Too Rich? Too Thin?
There’s a saying… you can’t be too rich or too thin. Well, when it comes to content it can be too thin, according to Google quality guidelines. So what is considered thin content?
How Many Words Is Considered “Thin?”
My answer is going to probably annoy you. A page’s content should be as long as it needs to fully answer a question.
If it’s a fairly simplistic question, then a relatively short page is sufficient. You don’t need to write War & Peace on your location pages, for instance. For more complex answers, you may find that 1,500 words isn’t enough. It really depends upon your subject matter and your audience.
Here is what Google says in their Design & Content guidelines:
- Your site should have a clear hierarchy (organize content so that it relates to each other) and every page should be reachable from at least one static text link.
- Provide useful information
- Write content that’s clear and accurate about what you do or offer
- Include a reasonable number of links (don’t riddle your content full of internal and external links)
- Use search phrases human users would actually use to find you
Thin Means Little or No Added Value
In this Google Webmasters video, Matt Cutts goes into more detail.
When It Gets Dangerous (or Unhelpful)
Having a few pages with a little content is fine. Having an entire site full of pages that contain 125 words on each is playing with fire, in my opinion. Why do I say that?
- Google’s search algorithm is designed to help human searchers find answers. Search bots need to figure out what you’re website is about in order to properly index it. That’s how your content finds its way onto the Search Engine Results Page (SERP).
- There are several indicators that Google favors websites with robust content. For example, the Hummingbird release from 2013 boosted visibility of content that specifically answered questions. There’s an In Depth Article section now on the SERP. See the trend?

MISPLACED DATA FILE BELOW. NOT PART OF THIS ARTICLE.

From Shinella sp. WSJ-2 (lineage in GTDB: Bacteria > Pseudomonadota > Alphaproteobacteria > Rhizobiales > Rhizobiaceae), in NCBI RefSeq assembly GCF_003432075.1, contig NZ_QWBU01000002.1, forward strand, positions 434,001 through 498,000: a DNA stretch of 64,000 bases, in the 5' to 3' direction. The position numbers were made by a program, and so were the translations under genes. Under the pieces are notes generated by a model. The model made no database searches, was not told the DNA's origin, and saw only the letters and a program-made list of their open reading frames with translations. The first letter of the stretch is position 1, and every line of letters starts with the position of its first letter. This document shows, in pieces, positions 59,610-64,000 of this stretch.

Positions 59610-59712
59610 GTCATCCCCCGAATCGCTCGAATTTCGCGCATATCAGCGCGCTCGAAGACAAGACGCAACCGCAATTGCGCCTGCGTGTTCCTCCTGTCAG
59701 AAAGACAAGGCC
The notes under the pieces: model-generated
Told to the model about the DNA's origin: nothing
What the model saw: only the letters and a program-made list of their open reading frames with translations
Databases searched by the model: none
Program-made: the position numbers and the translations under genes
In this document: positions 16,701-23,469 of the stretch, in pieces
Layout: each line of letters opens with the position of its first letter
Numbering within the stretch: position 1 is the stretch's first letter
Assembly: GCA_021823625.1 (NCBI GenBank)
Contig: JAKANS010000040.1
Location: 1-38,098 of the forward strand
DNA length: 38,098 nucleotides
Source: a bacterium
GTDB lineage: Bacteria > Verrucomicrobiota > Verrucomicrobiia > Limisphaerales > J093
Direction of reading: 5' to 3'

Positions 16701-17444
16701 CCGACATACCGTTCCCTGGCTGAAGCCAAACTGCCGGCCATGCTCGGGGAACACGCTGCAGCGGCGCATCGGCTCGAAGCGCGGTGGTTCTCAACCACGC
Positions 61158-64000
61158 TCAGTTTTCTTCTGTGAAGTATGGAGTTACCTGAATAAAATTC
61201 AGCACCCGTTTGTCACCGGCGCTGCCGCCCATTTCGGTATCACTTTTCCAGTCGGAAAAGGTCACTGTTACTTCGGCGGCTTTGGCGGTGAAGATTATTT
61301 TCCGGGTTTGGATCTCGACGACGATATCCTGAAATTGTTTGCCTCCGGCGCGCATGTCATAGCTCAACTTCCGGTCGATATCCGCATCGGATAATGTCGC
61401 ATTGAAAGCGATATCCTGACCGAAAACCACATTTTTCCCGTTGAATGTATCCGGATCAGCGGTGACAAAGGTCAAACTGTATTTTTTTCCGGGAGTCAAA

- There are two ways Google can punish your site for having thin content. The first is by filtering or dampening your visibility in search via Panda – part of the algorithm targeting content. The second is called a manual action. This is a very serious penalty and can move your site from page one to page 50+. I call this Google Jail; it takes time, money and a lot of effort to bail your website out.
Lengthy Doesn’t Mean Boring Your Reader
Writing pages and posts with meatier content doesn’t mean boring. Writing for the web means using the medium to its best advantage.
Similar to journalism, the top part of the page can summarize what your human visitor will receive if they stick around to read your content. Users tend to scan. That’s why headlines, subheads, bullets and images can organize your information so it’s visually compelling.
When you grab a reader’s attention (letting them know what goodies are included), they will stick around to read the answer to their question. And yes… they will scroll.
Your Content Is Thin When…
- It doesn’t help your audience. Content should educate your human visitors so they better understand something (ahem… answer their question).
- It doesn’t show your brand’s value. Simply recapping (or stealing) someone else’s work doesn’t add value. Having a point of view, synthesizing the information in a new way, and sharing original ideas adds value.
- It’s duplicated on several pages. Reiterating the same thing and/or using the same words across several pages adds no value. If you have an affiliate site, pay particular attention to duplicate content issues.
What do you consider to be thin content?
How can we help?
Launching a website and need help with content hierarchy? Or, are you tweaking your pages and posts to answer search questions?
We are the spectrum group online, and we offer strategic and tactical consulting so you can monetize your online presence. Call us for a complimentary 30-minute consultation to discuss your website’s user experience and translate that into sales.